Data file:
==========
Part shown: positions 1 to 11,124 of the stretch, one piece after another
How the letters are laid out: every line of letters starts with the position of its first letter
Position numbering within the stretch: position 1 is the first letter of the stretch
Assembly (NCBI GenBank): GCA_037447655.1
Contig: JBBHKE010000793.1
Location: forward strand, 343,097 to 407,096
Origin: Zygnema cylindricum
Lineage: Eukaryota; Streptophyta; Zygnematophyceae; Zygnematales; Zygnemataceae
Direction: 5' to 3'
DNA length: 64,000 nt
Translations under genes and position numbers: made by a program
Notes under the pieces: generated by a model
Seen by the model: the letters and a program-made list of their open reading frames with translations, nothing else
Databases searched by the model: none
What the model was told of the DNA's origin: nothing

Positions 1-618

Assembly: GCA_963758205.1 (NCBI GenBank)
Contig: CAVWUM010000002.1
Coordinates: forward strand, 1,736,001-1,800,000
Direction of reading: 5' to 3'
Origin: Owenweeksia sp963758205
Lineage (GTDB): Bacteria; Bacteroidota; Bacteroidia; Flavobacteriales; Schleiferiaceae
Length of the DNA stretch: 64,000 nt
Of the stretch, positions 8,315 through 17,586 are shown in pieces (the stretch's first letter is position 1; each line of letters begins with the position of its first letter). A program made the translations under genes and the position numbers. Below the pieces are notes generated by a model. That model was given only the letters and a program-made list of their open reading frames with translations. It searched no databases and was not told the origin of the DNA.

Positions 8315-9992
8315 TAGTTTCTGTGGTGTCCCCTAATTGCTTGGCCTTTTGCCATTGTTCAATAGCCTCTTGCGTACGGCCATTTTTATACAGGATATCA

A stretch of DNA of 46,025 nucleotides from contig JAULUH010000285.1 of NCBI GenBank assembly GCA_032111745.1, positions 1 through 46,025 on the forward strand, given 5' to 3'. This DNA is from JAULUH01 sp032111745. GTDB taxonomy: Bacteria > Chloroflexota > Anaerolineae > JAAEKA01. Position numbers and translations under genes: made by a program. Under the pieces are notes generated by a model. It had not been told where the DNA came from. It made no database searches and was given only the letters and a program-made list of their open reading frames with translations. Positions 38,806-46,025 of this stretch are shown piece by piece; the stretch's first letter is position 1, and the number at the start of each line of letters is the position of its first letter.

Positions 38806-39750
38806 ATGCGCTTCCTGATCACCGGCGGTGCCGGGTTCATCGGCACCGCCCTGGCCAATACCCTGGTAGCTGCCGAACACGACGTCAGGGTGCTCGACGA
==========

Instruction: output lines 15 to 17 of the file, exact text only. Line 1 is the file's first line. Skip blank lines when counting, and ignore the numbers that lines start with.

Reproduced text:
What the model was told of the DNA's origin: nothing

Positions 1-618

Assembly: GCA_963758205.1 (NCBI GenBank)